First of all, no one’s saying you SHOULD quit drinking coffee—your daily java habit is probably healthier than you think. But if you suspect you’re drinking too much coffee or caffeine and want to cut back, here’s what could happen.
You could lose weight
Your regular Starbucks run could be doing a number on your waistline; quitting coffee could save you money as well as calories. Research at Duke University shows that daily consumption of caffeine in coffee, tea, or soft drinks increased participants’ daily sugar levels by nearly 10 percent, boosting their risk of cardiovascular disease and obesity. Even if you avoid the loads of sugars and fats dumped in a latte, just adding cream and sugar to your homebrewed coffee could quickly skyrocket to over 200 calories per serving, according to Prevention. Alternatively, cutting out your favorite sugar-packed caffeine drink completely could trim hundreds of calories from your diet in a single day.
You could gain weight
Have you ever experienced strange cravings if you happen to forgo your caffeine dose one morning? Since coffee can temporarily suppress your appetite, you might find yourself reaching for fat- or sugar-loaded replacements more often than usual once you stop drinking your daily cup of joe. This is especially true when your caffeine withdrawal kicks in and your body starts searching for a quick sugar fix, boosting your blood sugar and daily caloric consumption. Luckily, there are some benefits to coffee.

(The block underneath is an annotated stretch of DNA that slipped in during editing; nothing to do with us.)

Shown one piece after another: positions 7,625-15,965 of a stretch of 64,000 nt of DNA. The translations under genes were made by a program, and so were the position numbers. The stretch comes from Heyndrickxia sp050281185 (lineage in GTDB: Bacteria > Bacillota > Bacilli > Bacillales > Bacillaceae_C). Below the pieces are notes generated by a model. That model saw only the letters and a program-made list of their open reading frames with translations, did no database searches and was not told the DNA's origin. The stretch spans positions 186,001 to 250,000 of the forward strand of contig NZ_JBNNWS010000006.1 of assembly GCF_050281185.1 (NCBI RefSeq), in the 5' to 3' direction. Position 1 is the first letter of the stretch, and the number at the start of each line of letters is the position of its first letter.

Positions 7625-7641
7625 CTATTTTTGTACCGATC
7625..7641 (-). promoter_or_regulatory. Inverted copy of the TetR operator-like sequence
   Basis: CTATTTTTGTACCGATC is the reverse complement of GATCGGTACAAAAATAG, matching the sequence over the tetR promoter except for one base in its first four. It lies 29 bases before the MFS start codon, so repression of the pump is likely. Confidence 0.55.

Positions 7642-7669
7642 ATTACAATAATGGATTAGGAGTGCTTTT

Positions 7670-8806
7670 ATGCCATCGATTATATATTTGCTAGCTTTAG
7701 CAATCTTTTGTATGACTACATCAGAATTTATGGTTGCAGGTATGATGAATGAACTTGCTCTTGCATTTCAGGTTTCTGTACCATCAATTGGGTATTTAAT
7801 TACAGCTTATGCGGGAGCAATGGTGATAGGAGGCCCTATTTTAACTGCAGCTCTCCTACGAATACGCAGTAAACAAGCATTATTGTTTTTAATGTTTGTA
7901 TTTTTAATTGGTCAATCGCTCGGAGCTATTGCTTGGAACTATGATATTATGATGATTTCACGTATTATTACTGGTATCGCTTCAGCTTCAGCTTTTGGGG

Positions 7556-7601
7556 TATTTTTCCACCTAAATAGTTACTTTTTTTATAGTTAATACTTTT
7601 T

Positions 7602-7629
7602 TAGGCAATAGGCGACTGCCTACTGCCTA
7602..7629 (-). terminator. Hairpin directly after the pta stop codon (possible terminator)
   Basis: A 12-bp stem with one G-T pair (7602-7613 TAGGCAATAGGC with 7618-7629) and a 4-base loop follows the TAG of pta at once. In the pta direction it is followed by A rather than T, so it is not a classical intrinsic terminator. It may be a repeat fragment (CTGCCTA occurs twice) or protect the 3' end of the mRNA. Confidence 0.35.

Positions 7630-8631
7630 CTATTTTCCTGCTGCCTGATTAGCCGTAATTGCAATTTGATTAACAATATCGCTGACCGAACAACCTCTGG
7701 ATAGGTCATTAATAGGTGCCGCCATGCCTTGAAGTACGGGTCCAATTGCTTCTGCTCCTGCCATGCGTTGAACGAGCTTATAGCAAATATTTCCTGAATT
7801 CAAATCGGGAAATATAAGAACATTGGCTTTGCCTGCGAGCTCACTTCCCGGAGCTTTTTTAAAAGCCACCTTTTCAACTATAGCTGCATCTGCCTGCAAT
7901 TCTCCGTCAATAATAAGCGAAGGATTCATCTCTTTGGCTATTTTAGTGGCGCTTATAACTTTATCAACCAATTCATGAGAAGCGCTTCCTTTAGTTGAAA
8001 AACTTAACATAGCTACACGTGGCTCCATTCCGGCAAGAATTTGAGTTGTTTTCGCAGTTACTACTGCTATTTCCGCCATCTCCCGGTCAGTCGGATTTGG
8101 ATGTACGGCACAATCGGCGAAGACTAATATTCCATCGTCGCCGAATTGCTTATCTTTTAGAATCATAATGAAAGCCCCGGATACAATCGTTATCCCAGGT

You could sleep better
Even though you’ll feel tired as your body adjusts to the lack of stimulants it’s so used to, in the long run, you could get a better night’s sleep once you start living a caffeine-free lifestyle, especially if you were used to drinking coffee in the afternoon or evening. A study published in the Journal of Clinical Sleep Medicine found that caffeine intake even six hours before bedtime can disrupt a person’s sleep cycle that night. According to science, this is the right time of day to drink your coffee.